The family markets their produce as all-natural, locally grown, safe and healthy.
“To be considered an organic product, the plants would have to be grown in soil,” Dan says. “Each seed is placed in a small square of finely ground stone which has been spun like cotton candy and then put in a tray of water.”
Once the seeds begin to grow and the roots have anchored themselves, the plants are transferred to the trays where water and nutrients constantly flow to the plants until they are ready to harvest. The time from planting to harvesting can last 40 to 50 days or more, depending on the lettuce variety.
“Being in this environment, we can grow lettuce 10 to 15 days faster,” Dan says.
GOING WITH THE FLOW
The 4B Farm website and Facebook page are the family’s main marketing platforms.
Carol says they have also used radio advertisements, been a sponsor for community events and donated to various causes, but most of their business has resulted from word-of-mouth.
“I had a gentleman in the hydroponic industry tell me, ‘Take care of your area first, you will be surprised,’” Dan says. “So, that’s what we did. We just started with our small community and we keep swinging a bigger scope.”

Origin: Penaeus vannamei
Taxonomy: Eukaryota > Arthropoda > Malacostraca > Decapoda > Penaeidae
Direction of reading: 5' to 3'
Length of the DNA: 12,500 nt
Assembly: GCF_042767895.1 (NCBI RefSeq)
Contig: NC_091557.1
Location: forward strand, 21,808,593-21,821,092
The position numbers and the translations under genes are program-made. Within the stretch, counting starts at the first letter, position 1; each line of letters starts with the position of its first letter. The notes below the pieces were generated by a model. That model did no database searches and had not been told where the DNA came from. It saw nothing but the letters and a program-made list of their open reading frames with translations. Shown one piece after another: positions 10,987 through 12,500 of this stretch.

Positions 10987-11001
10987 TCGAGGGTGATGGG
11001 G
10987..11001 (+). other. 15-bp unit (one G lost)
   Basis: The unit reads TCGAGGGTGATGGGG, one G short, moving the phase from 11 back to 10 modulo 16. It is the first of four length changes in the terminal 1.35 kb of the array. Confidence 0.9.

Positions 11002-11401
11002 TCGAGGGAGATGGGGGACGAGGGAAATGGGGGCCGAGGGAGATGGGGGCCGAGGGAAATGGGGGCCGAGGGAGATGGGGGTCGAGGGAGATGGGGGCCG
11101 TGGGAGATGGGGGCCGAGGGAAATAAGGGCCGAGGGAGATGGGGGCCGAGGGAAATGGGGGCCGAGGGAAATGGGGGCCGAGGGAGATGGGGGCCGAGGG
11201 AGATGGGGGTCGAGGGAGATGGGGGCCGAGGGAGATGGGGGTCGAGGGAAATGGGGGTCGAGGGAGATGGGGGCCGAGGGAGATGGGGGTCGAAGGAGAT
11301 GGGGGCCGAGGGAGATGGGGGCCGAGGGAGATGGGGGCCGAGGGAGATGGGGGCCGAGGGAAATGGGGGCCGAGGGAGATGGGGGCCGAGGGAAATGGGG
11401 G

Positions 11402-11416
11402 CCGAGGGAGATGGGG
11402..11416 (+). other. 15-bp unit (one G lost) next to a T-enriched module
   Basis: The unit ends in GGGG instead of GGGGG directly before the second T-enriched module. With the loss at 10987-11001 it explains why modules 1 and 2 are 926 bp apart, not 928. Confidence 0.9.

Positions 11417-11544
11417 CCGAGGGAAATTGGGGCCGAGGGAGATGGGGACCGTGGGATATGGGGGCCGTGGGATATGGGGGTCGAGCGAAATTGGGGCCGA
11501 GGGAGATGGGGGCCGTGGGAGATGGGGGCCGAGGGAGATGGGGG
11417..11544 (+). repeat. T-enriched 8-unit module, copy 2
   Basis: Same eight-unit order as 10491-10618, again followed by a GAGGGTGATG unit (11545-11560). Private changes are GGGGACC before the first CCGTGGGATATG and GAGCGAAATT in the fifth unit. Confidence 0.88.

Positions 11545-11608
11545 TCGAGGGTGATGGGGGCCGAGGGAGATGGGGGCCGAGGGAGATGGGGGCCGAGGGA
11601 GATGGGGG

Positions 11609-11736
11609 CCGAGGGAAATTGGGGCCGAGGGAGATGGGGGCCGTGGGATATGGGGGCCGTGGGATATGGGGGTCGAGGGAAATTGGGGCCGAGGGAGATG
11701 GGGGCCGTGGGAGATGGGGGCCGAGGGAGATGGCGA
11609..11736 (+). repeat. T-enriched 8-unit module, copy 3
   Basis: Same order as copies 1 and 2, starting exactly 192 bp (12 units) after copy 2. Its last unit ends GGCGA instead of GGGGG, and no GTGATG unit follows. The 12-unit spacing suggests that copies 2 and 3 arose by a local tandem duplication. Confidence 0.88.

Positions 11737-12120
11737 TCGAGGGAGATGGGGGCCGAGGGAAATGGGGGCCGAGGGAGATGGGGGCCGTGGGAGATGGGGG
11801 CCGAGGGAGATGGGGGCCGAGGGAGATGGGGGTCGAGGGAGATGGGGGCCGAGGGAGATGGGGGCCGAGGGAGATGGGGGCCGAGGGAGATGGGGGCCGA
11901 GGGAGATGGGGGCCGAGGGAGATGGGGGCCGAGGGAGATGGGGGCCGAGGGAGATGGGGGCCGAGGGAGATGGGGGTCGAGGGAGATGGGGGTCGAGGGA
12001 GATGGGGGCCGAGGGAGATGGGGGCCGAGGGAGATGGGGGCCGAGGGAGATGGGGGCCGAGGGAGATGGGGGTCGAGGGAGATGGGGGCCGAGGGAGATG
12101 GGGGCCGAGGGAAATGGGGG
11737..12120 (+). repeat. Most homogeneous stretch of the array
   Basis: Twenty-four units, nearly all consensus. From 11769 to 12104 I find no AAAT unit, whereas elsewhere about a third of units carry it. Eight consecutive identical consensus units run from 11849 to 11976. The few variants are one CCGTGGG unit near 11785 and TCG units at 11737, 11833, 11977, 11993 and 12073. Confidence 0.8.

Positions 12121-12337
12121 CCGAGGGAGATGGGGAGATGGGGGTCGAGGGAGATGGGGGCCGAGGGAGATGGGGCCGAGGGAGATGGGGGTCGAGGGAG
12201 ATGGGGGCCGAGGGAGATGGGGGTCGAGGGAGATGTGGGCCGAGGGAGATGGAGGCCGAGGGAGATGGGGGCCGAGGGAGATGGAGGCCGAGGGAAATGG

Since the building was constructed, there have been a few challenges for the Buck family. Even though the produce is inside, they learned the plants are not always protected from everything outside, including pests.
Environmental factors such as weather also cause problems.
“It is a controlled environment,” Dan says. “But we can only control it to a certain point.”
The building took hail damage in the first year, but the structure acts like a balloon and some hail bounced off. Unlike farmers with field crops, the family was still able to harvest lettuce the next day.
While the plants need sunlight to grow, it can cause algae to grow in the water.
“We use ultra violet lights to combat the algae and keep as much daylight as possible out of the trays,” Carol says.
Despite having challenges, the family is looking forward to working for themselves.
“As soon as we get this up and really going, we will be back to working for ourselves and that was one of our main goals,” Carol says. “If we had enough customers, there would be no problem supporting all of us.”
Expanding the operation could provide the opportunity to bring their kids back to the farm and provide jobs for people in the community.
Dan says he likes the thought of expanding the operation with the help of his family and knowing they can provide a safe, nutritious product and meet a demand in northwest Kansas.
“It’s time-consuming,” he says. “But it goes back to the factor of growing a good product, a clean product, a safe product — so you have to put the time in.”
In time, they hope to grow several different vegetables and begin growing fruit using the hydroponic system.
“It would be awesome to provide an entire meal on one 160-acre farm,” Carol says.
“Everyone wanted to know why I was growing lettuce,” Dan says. “Think about it: when you go out on a Saturday night and you have a steak, potato and a salad — I’m just completing the plate with what we produce here in Kansas.”